The non-profit organisation says the UK is breaching international duties by ignoring families in hunger.
It is blaming the introduction of Universal Credit, cuts to welfare spending and a falling standard of living.
Jubilee+, a charity that equips churches to engage more effectively with communities and to help them increase their capacity to serve the poor, told Premier it has seen evidence of the Human Rights Watch's claims.
Head of communications and policy for Jubilee+, Natalie Williams, told Premier: "We are seeing people struggling on a day to day basis in ways that we haven't in the past.
"The food bank I'm involved with in Hastings has seen a 113% increase in referrals in the last two and a half years since Universal Credit came to our town, so these figures aren't really a surprise to me, but I do think it's deeply troubling."
Natalie told Premier's News Hour that churches are spending almost £400m a year on helping the poorest in their communities through a range of initiatives, from food banks to debt centres to education coaching and mentoring to tackling modern slavery.
She said: "I think there's also a personal responsibility for us as Christians, if we know that someone is struggling, if we know that someone's in need, and if we can afford to help, then to actually kind of live sacrificially and give to those in need around us as well.
"But I think churches are going to have to step up and do even more than they are currently doing.
"Which is a worry, because churches are glad to do it, but what we really need is system change so that there are fewer people in poverty in the first place.
"We are seeing people coming into food banks across the country who are actually in work, but just can't make ends meet.
"What we are seeing is that the rate of people in work in poverty is rising faster than the rate of employment at the minute and so work actually isn't particularly a route out of poverty and that is really worrying."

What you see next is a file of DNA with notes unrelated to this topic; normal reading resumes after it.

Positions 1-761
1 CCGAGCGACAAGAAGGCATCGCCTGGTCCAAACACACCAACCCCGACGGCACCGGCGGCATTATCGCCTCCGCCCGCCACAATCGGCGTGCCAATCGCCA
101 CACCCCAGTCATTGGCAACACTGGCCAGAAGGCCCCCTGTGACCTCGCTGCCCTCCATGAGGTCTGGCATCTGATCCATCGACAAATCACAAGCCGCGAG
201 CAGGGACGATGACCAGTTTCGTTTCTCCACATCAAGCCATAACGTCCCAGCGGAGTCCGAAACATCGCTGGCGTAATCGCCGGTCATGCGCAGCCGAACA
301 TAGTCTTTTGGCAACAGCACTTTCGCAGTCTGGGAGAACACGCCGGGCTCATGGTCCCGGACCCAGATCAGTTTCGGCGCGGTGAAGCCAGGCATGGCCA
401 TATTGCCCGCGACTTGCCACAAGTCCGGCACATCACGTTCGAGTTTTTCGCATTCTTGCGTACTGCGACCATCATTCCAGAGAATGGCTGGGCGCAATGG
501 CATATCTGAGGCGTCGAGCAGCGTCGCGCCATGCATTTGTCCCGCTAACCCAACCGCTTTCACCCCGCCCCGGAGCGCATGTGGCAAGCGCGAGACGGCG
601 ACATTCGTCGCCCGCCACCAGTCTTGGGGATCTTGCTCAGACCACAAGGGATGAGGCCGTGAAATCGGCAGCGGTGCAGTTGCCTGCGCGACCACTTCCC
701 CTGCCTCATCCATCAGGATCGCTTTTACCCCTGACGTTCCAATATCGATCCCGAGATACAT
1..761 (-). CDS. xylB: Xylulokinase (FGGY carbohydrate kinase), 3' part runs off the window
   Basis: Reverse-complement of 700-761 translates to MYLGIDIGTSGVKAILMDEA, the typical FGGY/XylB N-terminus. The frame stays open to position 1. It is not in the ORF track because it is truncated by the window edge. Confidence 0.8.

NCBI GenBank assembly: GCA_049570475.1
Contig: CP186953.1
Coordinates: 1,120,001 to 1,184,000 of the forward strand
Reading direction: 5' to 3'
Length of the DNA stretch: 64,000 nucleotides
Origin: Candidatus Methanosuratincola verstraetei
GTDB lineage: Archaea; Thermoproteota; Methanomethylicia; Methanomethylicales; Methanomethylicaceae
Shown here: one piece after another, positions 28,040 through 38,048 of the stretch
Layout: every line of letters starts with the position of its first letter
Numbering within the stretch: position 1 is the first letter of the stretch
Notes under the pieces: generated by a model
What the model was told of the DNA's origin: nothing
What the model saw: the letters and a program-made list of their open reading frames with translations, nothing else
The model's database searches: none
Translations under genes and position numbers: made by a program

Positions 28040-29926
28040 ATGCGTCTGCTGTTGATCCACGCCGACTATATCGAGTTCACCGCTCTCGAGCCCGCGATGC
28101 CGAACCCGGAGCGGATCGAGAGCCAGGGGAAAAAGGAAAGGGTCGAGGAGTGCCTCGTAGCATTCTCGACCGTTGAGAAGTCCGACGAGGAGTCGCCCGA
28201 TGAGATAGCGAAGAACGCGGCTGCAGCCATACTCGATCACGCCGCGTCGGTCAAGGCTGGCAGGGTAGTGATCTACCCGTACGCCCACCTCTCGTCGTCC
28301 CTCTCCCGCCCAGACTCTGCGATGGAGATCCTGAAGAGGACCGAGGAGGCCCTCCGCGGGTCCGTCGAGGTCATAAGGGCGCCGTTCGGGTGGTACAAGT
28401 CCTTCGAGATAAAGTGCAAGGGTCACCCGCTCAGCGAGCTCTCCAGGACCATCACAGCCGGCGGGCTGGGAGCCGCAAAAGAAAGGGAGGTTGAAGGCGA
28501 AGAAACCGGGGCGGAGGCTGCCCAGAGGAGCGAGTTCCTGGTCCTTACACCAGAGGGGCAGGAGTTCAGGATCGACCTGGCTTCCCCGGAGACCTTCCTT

Human Rights Watch says its evidence is from analysis of official data and dozens of interviews, including with low-income groups and food bank operators.
The government disagrees with the findings and a spokesperson for the Department for Work and Pensions (DWP) said: "It's misleading to present these findings as representative of England as a whole."
"We're helping parents to move into work to give families the best opportunity to move out of poverty."
The Human Rights Watch report comes just days after the DWP announced new statistics to measure poverty and help target support more effectively will be developed and published by the department.
DWP will publish experimental statistics in 2020 that will take the current Social Metrics Commission measure as a starting point and assess whether and how this can be developed and improved further to increase the value of these statistics to the public.
This assessment will include the wider measurement framework presented by the Social Metrics Commission covering the depth, persistence and lived experience of poverty.
Human Rights Watch found that the government is failing to meet its duty under human rights law to ensure the right to adequate food.
Kartik Raj, Western Europe researcher at Human Rights Watch said: "The way the UK government has handled its reduction in welfare spending has left parents unable to feed their children in the fifth-largest economy in the world.
"The UK government should ensure everyone's right to food rather than expecting charities to step in and fill the gap."
A 23-year-old mother from Hull with a 4-year-old daughter who was unable to find employment that fit with her daughter's school schedule, and relied on a low-cost community pantry, which redistributes surplus food from supermarkets.
She said: "Often, I have nothing left at the end of the week."
"When you are a single mum there are very few jobs you can do that let you drop your child to school in the morning, then go to work and be back at 2.30 to pick them up.
"I skip meals, so my daughter can eat."
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